(Host) Commentator Willem Lange loves to go north in the summertime. This year he managed to spend midsummer night north of the Arctic Circle with 31 other VPR listeners.
(Lange) The Norwegian alphabet has three extra letters tacked onto it after the Y. There’s no Z. The last letter A with a little circle over it. Using your pocket dictionary can be tough till you get used to it. But it’s a friendly language. If you want to get out of a place in a hurry, you need an emergency exit, right? You look for a Nodutgang, and you’re out of there.
I had a chance last month, during two weeks of midsummer, to travel through some of the most dramatic country in the northern hemisphere, in the company of 31 other loyal VPR supporters. They weren’t all Vermonters, but beef stew isn’t all beef, either; the tour had a definite Vermont flavor, which added a lot to the experience.
We traveled by almost every public conveyance imaginable: plane, train, catamaran, bus, ferryboat, and fishing boat (without the fish). Starting in Oslo, where almost everyone starts, we visited the most famous ships of this seagoing country: the Viking longships; the Fram; Kon-Tiki; and Gjoa. We walked through the Vigeland Sculpture Park, with its amazing monolith of entwined bodies. We spent a couple of hours at the Resistance Museum, commemorating the dark years from 1940-45, and spent hours in a waterfront caf , watching the crowds on the boardwalk.
Then it was north, on the steepest railway in the world, and then to the medieval harbor town of Bergen. Two days later, we traversed some of the most exciting switchback highways any of us had ever seen. If they made a James Bond movie here, you wouldn’t believe it. There were waterfalls everywhere, hundreds of meters high; Norway is swimming in hydropower.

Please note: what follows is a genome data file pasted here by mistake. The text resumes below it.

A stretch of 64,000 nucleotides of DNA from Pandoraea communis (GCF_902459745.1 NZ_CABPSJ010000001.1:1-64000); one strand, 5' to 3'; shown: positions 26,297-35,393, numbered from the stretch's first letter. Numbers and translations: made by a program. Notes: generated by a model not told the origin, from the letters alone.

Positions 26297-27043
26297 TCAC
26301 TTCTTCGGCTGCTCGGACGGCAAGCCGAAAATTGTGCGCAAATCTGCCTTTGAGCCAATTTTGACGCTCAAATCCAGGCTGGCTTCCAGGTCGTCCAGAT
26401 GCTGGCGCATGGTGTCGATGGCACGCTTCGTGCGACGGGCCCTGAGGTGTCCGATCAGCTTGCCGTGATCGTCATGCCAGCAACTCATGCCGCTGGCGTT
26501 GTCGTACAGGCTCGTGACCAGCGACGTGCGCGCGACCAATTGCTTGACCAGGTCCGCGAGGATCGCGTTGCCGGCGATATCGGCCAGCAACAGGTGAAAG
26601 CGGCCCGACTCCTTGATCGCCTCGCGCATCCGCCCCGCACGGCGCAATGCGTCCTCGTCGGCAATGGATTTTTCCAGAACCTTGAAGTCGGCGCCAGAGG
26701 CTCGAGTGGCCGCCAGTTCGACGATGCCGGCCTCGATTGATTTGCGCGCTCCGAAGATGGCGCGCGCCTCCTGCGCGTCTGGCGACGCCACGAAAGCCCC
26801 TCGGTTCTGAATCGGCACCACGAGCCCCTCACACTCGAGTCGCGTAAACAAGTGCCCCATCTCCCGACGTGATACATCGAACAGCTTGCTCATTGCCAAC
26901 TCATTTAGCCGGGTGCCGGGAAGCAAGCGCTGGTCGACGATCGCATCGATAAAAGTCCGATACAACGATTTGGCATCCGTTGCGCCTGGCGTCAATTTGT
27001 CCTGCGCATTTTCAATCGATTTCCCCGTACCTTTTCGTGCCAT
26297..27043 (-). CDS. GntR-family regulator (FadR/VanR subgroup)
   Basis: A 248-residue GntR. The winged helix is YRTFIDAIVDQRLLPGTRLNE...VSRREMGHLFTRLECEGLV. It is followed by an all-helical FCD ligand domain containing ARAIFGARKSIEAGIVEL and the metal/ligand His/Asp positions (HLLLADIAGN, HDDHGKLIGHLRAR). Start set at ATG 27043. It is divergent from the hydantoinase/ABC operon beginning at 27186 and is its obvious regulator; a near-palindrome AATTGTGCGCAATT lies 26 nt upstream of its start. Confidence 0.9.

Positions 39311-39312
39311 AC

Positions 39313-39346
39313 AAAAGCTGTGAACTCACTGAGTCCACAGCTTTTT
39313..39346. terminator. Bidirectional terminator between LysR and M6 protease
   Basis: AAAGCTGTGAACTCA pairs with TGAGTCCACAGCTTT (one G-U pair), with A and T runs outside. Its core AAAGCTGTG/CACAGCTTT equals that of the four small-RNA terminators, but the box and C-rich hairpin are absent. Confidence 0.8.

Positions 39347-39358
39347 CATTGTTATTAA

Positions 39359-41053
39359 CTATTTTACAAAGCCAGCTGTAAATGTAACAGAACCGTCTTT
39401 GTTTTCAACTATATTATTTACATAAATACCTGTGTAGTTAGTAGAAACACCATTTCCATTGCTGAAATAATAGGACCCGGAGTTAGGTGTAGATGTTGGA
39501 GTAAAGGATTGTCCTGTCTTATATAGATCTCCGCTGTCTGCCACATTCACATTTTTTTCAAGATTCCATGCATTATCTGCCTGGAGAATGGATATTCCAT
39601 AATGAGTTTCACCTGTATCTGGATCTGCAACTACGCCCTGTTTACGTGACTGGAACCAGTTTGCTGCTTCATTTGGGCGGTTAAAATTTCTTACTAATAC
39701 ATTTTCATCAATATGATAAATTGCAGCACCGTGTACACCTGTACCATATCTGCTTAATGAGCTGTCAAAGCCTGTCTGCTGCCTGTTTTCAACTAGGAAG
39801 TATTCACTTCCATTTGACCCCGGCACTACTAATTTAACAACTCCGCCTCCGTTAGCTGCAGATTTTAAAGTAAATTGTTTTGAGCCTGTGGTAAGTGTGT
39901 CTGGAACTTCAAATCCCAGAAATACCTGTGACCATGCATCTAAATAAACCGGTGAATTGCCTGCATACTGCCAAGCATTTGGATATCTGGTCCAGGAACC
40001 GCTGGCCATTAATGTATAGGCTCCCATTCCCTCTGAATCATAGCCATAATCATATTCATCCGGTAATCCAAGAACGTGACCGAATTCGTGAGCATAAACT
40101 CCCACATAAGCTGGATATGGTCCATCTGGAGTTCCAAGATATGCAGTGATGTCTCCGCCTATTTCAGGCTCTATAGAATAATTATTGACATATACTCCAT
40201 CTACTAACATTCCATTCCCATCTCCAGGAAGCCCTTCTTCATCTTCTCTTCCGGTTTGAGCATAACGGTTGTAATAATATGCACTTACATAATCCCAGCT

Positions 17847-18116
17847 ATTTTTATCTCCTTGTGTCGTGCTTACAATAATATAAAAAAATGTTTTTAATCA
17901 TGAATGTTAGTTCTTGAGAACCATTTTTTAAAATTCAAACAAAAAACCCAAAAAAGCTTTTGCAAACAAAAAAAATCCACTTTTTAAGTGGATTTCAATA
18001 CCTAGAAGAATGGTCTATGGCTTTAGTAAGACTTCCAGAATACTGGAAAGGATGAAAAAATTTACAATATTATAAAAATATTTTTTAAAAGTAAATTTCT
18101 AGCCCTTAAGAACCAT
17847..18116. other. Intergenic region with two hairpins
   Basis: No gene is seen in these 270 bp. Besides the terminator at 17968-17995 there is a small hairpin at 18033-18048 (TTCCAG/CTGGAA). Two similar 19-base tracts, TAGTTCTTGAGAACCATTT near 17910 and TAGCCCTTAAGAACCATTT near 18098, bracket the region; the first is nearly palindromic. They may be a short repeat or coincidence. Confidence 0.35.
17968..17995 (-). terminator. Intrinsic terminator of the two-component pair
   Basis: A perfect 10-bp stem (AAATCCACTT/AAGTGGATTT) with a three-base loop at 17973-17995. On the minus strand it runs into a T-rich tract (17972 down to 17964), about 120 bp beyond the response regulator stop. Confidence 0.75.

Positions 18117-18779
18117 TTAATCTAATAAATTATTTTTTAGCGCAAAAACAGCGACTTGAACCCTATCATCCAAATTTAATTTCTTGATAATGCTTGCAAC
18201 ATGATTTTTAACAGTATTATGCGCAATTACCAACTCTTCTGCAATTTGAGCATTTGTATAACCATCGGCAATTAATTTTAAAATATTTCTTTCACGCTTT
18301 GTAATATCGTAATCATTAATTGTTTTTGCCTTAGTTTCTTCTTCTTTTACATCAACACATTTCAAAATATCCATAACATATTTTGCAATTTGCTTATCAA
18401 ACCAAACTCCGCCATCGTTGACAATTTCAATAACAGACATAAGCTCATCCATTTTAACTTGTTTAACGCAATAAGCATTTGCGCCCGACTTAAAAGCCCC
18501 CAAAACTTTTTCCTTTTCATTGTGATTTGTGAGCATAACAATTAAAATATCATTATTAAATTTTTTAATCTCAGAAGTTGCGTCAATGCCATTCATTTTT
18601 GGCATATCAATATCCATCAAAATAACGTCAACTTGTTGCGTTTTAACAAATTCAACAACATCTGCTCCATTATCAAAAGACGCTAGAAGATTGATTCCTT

In the ancient Viking-age capital of Trondheim we visited the Nidaros Cathedral, with its huge facade of saints’ faces. One of them, way up in a corner, is of Bob Dylan. Honest! From Trondheim we leaped north by plane across the Arctic Circle and boarded a ferry out to the Lofoten Islands, an improbable string of almost vertical granite islands carved in the last glacial age. Warmed by the Gulf Stream, the Lofotens almost never freeze, and for over 6000 years they’ve been one of the richest cod-fishing grounds in the world. We stayed in renovated old fishermen’s shacks, surrounded by acres of fish-drying racks — fortunately, at that time of the year, not filled — and drove by bus from island to island through a fantastic system of tunnels and beautiful arched bridges.
The sun never set during our time on the islands. At midnight, it bathed everything — the sea, the harbors, the dark red warehouses – in a golden yellow light. The nesting seagulls squabbled and screeched all night. No problem. Lots of time to sleep when we get back to Vermont.
This is Willem Lange up in Etna, New Hampshire, and, yep, I hadda get back to work!
Willem Lange is a carpenter, writer, and storyteller who lives in Etna, New Hampshire. He spoke from our studios in Norwich.